Are OHS and WHS the Same? Navigating the Terms for Work Health and Safety

are ohs and whs the same

Are OHS and WHS the same?
Navigating the terms for Work Health and Safety

The field of Occupational or Work Health and Safety is highly regulated and at times complex. Between the laws and the ongoing training, the field of WHS (Work Health and Safety) can be difficult to navigate at the best of times; but one of the most confusing aspects of this field is the jargon. The terminology, for example; what is OHS, what is WHS? Are these two the same?

You may have heard these two acronyms before. OHS stands for Occupational Health and Safety and WHS stands for Work Health and Safety.

If at a glance you thought that these two acronyms meant the same thing, you’d be correct. There is no real difference between them.

So why do we have two different acronyms for the same thing?

The change in the terminology came in 2012 when a shift in legislation changed the nature of the laws which govern our workplace health and safety. Previously we had OHS (Occupational Health and Safety) laws which differed from state to state. After 2012 they brought in national WHS (Work Health and Safety) laws which were uniform across the different states and territories.

What is WHS?

WHS stand for Work Health and Safety and it is a standard and a set of regulations that employers must follow, for example:

  • Providing a safe working environment
  • Providing staff with safety equipment
  • Doing WHS inductions for all staff
  • Taking reasonable steps to avoid workplace incident and injury
  • Assessing risk

And the staff of a workplace are obligated to work with their employers and colleagues within the WHS guidelines to create and maintain a safer working environment.

This includes:

  • Complying with Work, Health and Safety regulations
  • Using safety equipment and personal protective equipment given to them
  • Not willfully placing themselves or anyone in harms way

Who is in charge of WHS?

It is the legal responsibility of the employer to have a WHS plan and system in place in the workplace. Employees also have a responsibility to follow the WHS plan and minimise their risk; as well to report anything that could impact the WHS plan.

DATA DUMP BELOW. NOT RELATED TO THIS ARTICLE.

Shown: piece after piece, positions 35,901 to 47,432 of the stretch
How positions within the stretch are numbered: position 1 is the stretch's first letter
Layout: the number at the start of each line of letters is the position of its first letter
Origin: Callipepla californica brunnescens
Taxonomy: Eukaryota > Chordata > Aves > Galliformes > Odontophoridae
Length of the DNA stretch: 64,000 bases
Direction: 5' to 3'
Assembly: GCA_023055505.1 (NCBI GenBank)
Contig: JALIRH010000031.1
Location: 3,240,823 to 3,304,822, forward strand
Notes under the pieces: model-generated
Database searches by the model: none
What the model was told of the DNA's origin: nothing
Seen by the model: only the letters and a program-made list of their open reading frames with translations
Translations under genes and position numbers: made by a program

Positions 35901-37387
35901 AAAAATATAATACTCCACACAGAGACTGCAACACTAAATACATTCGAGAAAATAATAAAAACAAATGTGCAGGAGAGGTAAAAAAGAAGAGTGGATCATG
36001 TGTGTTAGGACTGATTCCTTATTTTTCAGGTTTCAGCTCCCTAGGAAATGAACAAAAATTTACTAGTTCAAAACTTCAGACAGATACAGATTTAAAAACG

The WHS laws are regulated by each state and territory within the larger national Workplace Health and Safety laws.

How does it work in Queensland?

In Queensland, workplaces over a certain size are required to elect a Health and Safety Representative. This person is an employee who is also in charge of making sure the WHS laws and regulations are adhered to in the workplace.

It is their job to liase with staff and communicate any concerns or WHS issues to management and then work with management to address these issues.

What course do they have to study?

To be a Queensland Work Health and Safety Representative you have to complete the WHSQ-HSR-NCB01 Health and Safety Representative course.

This course is the legal requirement for those who are appointed to the position of HSR in Queensland.

How long does the course take?

The Queensland Health and Safety Representative course is completed in a 5 day face to face workshop. The workshop runs from 9am – 5pm each day and students are required to attend all five days and complete the course work in order to receive the qualification.

Health and Safety Representatives are also required to complete a one day refresher course annually to stay on top of their training and changes in the industry.

What does the course cover?

The course will help you gain:

  • A clearer understanding of WHS legislation
  • How it applies to your role as an elected Health and Satey representative and;
  • Additional knowledge and skills regarding your powers as under the WHS legislation to issue Provisional Improvement Notices (PINS) and direct unsafe work to cease

In the course you will learn:

  • The Work, Health and Safety framework
  • Consultation, Representation and Participation
  • Issue resolution, support for HSRs and Managing Risks
  • Inspections, Notifiable incidents and incident investigation
  • Provisional improvement notices (PINs) and directing unsafe work to cease orders.

This course is accredited by Work Cover Queensland and once completed, you will be able to do your job as a HSR and issue PINs (provisional improvement notices).

How much does the course cost?

This course costs $695 but we do have payment plan options, you can check them out here.

We hope you found this article helpful in understanding whether OHS and WHS are the same. If you are thinking about broadening your horizons and becoming a Queensland Health and Safety Representative you can learn more about the course here or you can get in touch with our friendly course advisors here.

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